LOS ANGELES — Ten women who are suing the Walt Disney Company for what they have called “rampant gender pay discrimination” have added a claim involving pay secrecy, a topic that is becoming a larger part of the national conversation about workplace equality.
The court fight over equal pay at Disney started in April 2019 when two employees, LaRonda Rasmussen and Karen Moore, filed a lawsuit claiming that Disney discriminates against female workers by paying them less than their male counterparts. Since then, eight more current and former female Disney employees have joined the case, which their lawyer, Lori E. Andrus, is striving to get certified as a class action. Disney has aggressively pushed back on the entire matter, saying it maintains “robust pay-equity practices and policies” and calling the accusations “ill informed and unfounded.”
On Thursday, the women filed an expanded complaint in State Superior Court for Los Angeles County. The added section says Disney “maintains a strict policy of pay secrecy” in violation of California law. Five of the plaintiffs were told “multiple times by their superiors never to speak about their compensation (salaries, bonuses or raises) with other Disney employees,” according to the filing. One plaintiff, Chelsea Hanke, a former home entertainment manager at the company, claimed to have “direct knowledge of a female Disney employee being disciplined for disclosing her pay to co-workers.” No details were given.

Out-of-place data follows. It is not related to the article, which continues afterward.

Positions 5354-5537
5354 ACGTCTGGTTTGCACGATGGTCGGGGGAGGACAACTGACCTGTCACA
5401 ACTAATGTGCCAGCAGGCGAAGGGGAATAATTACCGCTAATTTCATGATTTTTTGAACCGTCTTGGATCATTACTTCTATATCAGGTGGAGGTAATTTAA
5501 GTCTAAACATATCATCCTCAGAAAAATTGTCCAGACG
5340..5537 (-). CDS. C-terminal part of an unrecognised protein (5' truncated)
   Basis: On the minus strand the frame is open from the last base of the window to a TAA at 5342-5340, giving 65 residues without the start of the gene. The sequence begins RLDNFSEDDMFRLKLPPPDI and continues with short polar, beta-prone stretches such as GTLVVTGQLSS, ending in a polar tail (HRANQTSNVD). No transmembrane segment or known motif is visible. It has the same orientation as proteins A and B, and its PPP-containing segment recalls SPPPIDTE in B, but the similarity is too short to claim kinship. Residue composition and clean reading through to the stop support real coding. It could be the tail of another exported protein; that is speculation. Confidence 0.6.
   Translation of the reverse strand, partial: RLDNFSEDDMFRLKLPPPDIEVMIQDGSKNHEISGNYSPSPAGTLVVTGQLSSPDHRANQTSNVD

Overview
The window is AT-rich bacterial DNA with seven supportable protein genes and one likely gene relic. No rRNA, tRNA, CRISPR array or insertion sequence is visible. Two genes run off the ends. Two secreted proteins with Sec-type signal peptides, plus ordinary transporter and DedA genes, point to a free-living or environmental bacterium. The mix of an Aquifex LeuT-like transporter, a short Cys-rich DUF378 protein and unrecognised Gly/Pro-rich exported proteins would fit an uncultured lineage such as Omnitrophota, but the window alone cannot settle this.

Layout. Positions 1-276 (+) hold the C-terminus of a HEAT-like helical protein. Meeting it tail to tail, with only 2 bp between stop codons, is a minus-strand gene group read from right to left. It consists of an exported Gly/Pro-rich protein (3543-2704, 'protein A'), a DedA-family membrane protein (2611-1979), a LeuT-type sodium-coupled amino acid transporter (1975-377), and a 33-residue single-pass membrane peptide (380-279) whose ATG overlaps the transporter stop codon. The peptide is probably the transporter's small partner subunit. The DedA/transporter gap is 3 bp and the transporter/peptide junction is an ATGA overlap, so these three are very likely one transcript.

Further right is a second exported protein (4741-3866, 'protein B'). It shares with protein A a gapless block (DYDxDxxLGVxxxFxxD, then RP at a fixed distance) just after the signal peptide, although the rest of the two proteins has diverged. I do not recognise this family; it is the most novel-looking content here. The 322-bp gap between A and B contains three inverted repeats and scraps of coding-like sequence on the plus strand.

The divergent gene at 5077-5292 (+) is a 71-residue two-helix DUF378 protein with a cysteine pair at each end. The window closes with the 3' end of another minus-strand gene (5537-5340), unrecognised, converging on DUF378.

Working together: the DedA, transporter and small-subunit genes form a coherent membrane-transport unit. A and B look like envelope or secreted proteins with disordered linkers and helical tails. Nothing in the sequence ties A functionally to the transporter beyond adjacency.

In a statement, Disney said it “does not prohibit its employees from talking about their pay and looks forward to proving the falsity of this latest plaintiff claim.”